Saturday, February 22, 2020

Book Review: Still Life by Louise Penny

Still Life
Author: Louise Penny
Series: A Chief Inspector Gamache Mystery (Book 1)
Publication: Minotaur Books; Reprint edition (September 30, 2008)

Description: Chief Inspector Armand Gamache of the Surêté du Québec and his team of investigators are called in to the scene of a suspicious death in a rural village south of Montreal. Jane Neal, a local fixture in the tiny hamlet of Three Pines, just north of the U.S. border, has been found dead in the woods. The locals are certain it's a tragic hunting accident and nothing more, but Gamache smells something foul in these remote woods, and is soon certain that Jane Neal died at the hands of someone much more sinister than a careless bowhunter.

Still Life introduces not only an engaging series hero in Inspector Gamache, who commands his forces---and this series---with integrity and quiet courage, but also a winning and talented new writer of traditional mysteries in the person of Louise Penny.

My Thoughts: This is the first Inspector Gamache mystery which introduces him as he is called to rural Three Pines to investigate the death of an elderly woman.

He finds an intriguing assortment of locals and a death that could be a simple hunting accident if you don't look too closely. Gamache brings with him a new member of his team in Agent Yvette Nichol who wants to work with homicide very much. However, she is the wrong sort of person and keeps messing things up and then blaming someone else for her errors. We see that Gamache sees himself as a mentor who doesn't like to give up on even the most hopeless person.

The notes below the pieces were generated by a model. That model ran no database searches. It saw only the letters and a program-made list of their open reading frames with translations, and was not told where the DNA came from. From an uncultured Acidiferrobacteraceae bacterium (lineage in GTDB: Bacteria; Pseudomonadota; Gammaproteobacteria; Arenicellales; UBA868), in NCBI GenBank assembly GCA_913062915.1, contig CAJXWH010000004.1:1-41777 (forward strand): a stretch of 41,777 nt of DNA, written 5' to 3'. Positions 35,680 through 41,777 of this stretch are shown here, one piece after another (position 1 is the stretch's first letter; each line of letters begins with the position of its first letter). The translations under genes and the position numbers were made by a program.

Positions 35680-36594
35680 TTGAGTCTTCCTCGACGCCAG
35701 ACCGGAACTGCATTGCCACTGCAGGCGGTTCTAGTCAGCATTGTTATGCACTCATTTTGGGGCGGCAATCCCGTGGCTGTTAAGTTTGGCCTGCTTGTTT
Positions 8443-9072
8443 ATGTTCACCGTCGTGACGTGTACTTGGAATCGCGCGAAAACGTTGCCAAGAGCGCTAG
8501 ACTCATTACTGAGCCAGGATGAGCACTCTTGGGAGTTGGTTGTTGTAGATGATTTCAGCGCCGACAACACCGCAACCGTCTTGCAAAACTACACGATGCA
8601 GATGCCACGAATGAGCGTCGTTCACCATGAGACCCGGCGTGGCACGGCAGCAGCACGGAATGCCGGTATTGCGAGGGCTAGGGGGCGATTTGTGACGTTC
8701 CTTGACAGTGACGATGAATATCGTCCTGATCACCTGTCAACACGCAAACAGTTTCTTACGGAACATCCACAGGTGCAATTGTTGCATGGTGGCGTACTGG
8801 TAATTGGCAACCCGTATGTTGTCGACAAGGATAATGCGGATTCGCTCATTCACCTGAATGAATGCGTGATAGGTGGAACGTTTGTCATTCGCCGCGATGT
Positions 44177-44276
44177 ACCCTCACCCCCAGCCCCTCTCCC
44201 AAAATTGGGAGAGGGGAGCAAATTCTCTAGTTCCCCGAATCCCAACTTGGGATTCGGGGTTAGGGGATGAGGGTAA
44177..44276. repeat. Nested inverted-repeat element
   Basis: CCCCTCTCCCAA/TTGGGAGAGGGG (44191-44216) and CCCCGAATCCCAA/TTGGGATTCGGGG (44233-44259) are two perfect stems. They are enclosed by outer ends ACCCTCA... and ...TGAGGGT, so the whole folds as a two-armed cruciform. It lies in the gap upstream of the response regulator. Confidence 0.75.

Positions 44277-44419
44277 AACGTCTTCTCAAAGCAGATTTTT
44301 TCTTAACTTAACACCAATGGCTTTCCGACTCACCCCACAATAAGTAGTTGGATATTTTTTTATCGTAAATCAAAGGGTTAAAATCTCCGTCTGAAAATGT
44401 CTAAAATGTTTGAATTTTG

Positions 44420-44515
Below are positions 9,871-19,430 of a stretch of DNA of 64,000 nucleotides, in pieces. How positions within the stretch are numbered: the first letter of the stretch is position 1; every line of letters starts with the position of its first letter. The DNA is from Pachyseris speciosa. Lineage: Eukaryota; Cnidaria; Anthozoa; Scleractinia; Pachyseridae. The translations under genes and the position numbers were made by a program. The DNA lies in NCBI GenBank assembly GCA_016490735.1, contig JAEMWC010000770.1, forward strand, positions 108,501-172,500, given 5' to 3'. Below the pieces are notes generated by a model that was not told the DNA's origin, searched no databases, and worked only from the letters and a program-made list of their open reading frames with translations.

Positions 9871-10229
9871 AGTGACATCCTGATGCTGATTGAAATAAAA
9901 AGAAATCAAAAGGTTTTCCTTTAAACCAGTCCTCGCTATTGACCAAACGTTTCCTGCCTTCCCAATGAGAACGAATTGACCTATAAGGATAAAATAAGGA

The story was interesting and the setting intriguing. I liked that the story was told from multiple points of view and contained such unique characters.

Favorite Quote:
His horrible fear, and the terrible betrayal, wasn't that he'd trip and fall, or even that the wooden blind would tumble to the ground. It was that he'd throw himself over the edge. That was the horror of vertigo. He felt pulled to the edge and over as if an anchor was attached to his leg. Unaided, unthreatened, he would essentially kill himself. He could see it all happen and the horror of it took his breath away and for a moment he gripped the tree, closed his eyes, and fought to breathe deeply, regularly, from his solar plexus. 
I bought this one. You can buy your copy here.

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